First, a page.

Which Joe gave his name to ‘sloppy joes’? We look at five interesting sandwiches and their lexical origins.
- ‘The authors believe that sofa sharing may cause asphyxial suffocation.’
- ‘In spite of these considerations it is critical to note that asphyxial insults in the perinatal period do not account for the majority of infants with brain injury in early childhood.’
- ‘The bleeding may have been the result of ‘some sort of asphyxial process such as compression or obstruction of the neck or air passage’, he suggested.’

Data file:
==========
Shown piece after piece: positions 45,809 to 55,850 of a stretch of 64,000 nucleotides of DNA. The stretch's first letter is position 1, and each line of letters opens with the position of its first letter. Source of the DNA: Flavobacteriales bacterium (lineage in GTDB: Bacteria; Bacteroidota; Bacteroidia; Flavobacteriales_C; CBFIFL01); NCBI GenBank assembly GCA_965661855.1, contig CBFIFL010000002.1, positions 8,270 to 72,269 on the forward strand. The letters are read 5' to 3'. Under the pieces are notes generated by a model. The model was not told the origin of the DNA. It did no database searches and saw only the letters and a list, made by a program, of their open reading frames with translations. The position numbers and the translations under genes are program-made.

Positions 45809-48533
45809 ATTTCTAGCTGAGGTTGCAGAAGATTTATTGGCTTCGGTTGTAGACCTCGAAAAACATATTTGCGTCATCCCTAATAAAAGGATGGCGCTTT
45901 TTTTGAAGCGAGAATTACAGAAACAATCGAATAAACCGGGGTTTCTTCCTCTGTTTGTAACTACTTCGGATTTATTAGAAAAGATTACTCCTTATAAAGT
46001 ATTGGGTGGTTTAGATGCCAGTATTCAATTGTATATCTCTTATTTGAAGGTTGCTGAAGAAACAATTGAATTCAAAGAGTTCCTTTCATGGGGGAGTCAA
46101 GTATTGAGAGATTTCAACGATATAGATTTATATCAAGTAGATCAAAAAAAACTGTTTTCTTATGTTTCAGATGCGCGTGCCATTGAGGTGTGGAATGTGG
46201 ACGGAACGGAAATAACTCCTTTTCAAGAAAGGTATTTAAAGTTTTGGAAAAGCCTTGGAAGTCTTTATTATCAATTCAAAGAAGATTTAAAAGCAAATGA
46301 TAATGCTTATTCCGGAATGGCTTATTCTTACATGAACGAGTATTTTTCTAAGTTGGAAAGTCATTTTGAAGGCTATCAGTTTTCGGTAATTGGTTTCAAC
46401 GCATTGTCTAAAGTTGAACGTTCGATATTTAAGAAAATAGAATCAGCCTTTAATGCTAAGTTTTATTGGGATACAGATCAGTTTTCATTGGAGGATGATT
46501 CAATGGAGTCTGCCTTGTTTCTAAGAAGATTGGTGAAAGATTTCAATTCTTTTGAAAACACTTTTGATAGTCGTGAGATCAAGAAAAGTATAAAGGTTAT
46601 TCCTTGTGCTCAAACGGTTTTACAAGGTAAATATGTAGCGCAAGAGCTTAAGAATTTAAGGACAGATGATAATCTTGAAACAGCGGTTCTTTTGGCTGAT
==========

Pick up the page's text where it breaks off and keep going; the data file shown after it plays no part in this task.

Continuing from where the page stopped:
- ‘He said the haemorrhages also raised concern: ‘They are usually associated with such things as strangular and asphyxial causes of death.’’
- ‘He agrees this was an asphyxial death, and the prosecution submits this was by neck compression.’
We take a look at several popular, though confusing, punctuation marks.
From Afghanistan to Zimbabwe, discover surprising and intriguing language facts from around the globe.
The definitions of ‘buddy’ and ‘bro’ in the OED have recently been revised. We explore their history and increase in popularity.